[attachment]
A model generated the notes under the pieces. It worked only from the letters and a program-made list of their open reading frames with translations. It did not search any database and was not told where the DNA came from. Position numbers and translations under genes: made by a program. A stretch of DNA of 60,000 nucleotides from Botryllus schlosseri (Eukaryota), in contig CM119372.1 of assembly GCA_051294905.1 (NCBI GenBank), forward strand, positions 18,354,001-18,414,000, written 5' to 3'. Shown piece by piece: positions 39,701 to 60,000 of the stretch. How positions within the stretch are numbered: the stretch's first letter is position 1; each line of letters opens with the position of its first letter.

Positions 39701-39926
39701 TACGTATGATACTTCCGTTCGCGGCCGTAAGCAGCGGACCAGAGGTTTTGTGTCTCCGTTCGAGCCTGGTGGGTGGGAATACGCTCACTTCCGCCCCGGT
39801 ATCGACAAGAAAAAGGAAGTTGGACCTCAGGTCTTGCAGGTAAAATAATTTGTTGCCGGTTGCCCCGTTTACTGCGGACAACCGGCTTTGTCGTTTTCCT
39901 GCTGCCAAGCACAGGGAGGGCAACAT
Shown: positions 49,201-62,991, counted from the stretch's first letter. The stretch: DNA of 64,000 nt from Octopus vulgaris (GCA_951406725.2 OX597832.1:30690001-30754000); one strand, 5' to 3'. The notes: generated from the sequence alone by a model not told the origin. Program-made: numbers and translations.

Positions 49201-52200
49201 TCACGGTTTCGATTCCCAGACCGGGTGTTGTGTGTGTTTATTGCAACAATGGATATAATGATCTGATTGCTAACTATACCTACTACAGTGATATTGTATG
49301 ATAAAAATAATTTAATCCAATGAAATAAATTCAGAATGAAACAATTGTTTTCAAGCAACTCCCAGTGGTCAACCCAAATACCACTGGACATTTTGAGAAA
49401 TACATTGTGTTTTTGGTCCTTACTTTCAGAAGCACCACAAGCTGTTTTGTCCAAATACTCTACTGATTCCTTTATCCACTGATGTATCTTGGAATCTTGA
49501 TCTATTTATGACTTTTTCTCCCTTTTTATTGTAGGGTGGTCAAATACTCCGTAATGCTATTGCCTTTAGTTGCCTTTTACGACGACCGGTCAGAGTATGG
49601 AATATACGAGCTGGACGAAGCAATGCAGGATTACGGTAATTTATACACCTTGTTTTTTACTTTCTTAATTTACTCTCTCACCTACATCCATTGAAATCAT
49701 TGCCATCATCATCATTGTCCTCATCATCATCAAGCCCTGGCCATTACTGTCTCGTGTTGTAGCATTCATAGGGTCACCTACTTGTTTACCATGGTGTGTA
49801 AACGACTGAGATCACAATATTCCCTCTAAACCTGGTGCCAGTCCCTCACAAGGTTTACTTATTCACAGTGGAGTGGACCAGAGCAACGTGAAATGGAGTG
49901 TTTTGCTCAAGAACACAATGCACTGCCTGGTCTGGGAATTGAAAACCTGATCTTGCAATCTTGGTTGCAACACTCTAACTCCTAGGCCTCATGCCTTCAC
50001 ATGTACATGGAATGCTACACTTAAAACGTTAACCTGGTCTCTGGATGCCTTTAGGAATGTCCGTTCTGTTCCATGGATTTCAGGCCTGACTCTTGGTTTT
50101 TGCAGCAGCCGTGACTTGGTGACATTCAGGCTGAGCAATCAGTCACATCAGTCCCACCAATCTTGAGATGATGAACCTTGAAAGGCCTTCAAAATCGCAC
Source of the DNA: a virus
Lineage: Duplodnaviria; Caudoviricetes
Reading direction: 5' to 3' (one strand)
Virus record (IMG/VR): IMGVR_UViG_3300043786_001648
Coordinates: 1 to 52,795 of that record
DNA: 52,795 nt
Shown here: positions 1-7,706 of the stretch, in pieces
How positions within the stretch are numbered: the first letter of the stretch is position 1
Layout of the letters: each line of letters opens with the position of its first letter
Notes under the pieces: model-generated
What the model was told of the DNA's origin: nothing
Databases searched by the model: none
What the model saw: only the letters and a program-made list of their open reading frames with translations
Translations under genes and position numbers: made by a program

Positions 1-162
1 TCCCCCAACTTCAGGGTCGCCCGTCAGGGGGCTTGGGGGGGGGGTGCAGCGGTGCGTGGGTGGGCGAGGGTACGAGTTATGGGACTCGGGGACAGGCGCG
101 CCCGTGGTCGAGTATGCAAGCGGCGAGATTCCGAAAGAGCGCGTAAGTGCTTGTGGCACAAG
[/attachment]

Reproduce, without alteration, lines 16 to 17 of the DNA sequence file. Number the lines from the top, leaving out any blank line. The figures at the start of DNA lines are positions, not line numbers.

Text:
50001 ATGTACATGGAATGCTACACTTAAAACGTTAACCTGGTCTCTGGATGCCTTTAGGAATGTCCGTTCTGTTCCATGGATTTCAGGCCTGACTCTTGGTTTT
50101 TGCAGCAGCCGTGACTTGGTGACATTCAGGCTGAGCAATCAGTCACATCAGTCCCACCAATCTTGAGATGATGAACCTTGAAAGGCCTTCAAAATCGCAC